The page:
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As the nation celebrates the 50th anniversary of Head Start this summer, Albina Head Start Director Ronnie Herndon says politics are threatening the effectiveness of the venerated group.

Long considered one of the most effective early childhood development programs in the country, today Head Start faces mandated changes from the federal government and a surprising lack of support from Oregon’s fractured education bureaucracy.

Operated by the U.S. Department of Health and Human Services, Head Start is considered to be one of the oldest and most successful anti-poverty programs nationally.

Yet in recent years it has been attacked for being ineffective in the wake of studies that showed the gains made by Head Start children “fade” after a few years in the public school system

In Oregon, the new Early Learning Council established by now-disgraced former Gov. John Kitzhaber opted last year not to award Albina Head Start any expansion grant money – the first time that had happened in the history of the organization.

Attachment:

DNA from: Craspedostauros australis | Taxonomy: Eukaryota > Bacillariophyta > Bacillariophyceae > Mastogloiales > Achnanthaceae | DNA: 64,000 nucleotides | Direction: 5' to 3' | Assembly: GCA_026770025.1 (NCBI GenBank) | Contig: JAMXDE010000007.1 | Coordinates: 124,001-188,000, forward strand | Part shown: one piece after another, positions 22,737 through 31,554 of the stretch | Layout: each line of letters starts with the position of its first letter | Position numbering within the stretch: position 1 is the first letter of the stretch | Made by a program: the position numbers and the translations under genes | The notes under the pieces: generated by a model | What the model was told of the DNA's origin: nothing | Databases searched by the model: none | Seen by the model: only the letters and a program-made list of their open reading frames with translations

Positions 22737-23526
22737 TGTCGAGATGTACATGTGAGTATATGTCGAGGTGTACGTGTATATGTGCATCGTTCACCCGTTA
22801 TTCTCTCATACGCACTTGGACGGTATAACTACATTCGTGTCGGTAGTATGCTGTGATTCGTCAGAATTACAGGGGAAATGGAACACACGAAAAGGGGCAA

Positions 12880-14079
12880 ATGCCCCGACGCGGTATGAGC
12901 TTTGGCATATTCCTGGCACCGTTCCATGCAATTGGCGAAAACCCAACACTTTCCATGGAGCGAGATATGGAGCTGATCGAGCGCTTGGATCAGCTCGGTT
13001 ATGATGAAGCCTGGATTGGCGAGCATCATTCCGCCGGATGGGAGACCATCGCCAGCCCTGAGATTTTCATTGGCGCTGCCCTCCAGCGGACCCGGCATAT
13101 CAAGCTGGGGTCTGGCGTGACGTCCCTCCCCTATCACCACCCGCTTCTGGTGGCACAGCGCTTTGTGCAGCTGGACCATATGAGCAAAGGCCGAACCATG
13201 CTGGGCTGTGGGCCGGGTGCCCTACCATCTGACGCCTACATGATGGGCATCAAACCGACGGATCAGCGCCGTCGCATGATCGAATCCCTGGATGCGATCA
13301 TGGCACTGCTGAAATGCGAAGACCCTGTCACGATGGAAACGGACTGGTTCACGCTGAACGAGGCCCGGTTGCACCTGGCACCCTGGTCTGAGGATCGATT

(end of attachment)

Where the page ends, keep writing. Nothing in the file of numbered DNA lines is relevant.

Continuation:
The Skanner News sat down with Herndon to talk about the program’s status and why it is crucial for kids.

The Skanner News: Last time we spoke, we were examining how the state decided not to give any expansion grant money to Albina Head Start. Your organization appealed that decision but the former director said there was no appeals process. What is the status of that situation?

Herndon: Nothing has occurred since this past summer. We did not get any expansion funding, even people who work at the state and most people involved in social services involved in the county think that was a terrible decision.